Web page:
TORONTO - Canadians are more concerned about their online privacy than many of their global counterparts and yet they're also less likely to take proactive measures to secure their personal information, suggests a new study.
Nearly two-thirds of Canadians polled said they believed they had less privacy online than they did a year ago, according to a report by the IT company EMC, which conducted online surveys with 15,000 web users in 15 countries.
Globally, the average was 59 per cent.
Canadians were the second-least likely to say that they'd be willing to trade some of their privacy for "easier access to information and knowledge," behind only the German-born respondents.
About 85 per cent of the Canadians polled said they believed it will become more difficult to cling onto a safe degree of privacy online in the next five years, versus 81 per cent of all respondents.
But Canadians admitted they could do more to protect themselves on the Internet.
Nearly seven in 10 said they did not regularly change their online passwords, versus the overall average of 62 per cent.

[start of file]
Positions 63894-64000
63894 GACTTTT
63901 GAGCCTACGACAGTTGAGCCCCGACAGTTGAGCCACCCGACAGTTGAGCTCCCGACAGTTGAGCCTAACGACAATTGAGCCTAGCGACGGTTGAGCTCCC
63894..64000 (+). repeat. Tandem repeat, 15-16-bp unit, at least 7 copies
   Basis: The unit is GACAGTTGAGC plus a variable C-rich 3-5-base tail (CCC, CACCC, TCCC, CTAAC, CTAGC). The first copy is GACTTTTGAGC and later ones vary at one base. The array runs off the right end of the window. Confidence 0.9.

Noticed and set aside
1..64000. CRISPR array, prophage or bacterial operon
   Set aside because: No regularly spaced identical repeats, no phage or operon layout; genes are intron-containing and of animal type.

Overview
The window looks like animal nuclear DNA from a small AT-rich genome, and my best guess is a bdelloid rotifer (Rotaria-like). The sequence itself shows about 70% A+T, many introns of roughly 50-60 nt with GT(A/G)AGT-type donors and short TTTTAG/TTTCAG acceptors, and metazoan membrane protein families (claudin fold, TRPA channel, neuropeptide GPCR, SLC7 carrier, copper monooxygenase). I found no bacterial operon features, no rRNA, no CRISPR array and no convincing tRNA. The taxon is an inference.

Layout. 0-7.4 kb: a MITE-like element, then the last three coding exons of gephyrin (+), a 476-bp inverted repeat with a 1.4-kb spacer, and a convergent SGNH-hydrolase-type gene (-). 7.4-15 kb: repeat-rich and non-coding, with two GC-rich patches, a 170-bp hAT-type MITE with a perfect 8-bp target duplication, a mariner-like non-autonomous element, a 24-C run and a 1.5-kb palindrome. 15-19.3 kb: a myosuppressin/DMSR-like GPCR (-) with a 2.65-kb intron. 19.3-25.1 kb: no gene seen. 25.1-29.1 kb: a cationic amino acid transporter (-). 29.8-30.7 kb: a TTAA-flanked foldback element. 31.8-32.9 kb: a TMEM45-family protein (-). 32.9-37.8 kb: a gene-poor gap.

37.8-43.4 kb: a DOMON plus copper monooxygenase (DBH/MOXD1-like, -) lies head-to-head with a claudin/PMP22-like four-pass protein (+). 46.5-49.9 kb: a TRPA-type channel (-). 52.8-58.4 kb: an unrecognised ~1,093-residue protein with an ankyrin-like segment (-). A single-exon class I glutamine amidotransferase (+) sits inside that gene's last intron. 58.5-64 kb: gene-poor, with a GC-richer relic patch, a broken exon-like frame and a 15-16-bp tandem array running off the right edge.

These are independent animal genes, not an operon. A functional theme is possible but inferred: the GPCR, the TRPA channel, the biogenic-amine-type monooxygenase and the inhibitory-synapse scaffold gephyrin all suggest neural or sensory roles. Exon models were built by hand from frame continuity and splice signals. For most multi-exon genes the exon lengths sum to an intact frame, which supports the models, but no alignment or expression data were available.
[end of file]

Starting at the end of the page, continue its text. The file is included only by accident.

One in three said they didn't worry about changing their privacy settings when joining social networks, which was in line with the global average.
And about four in 10 said they didn't have a password protecting their cellphone from being accessed, compared to 39 per cent of all the respondents.
Canadians admitted they were sometimes lax with their online security even though 56 per cent said they had already been a victim of a data breach, which was two percentage points higher than the global average.
A majority of the poll's respondents said they were unsatisfied with efforts by their government leaders to help keep their data safe online.
Just 41 per cent of those polled around the world said they thought their government was working hard enough to protect them online, while 45 per cent of Canadians said the same.
An overwhelming majority of Canadians, 92 per cent, said they believed it should be against the law for Internet companies to sell their data without opt-in consent, while the global average was slightly lower at 87 per cent.
The polling industry's professional body, the Marketing Research and Intelligence Association, says online surveys cannot be assigned a margin of error as they are not a random sample and therefore are not necessarily representative of the whole population.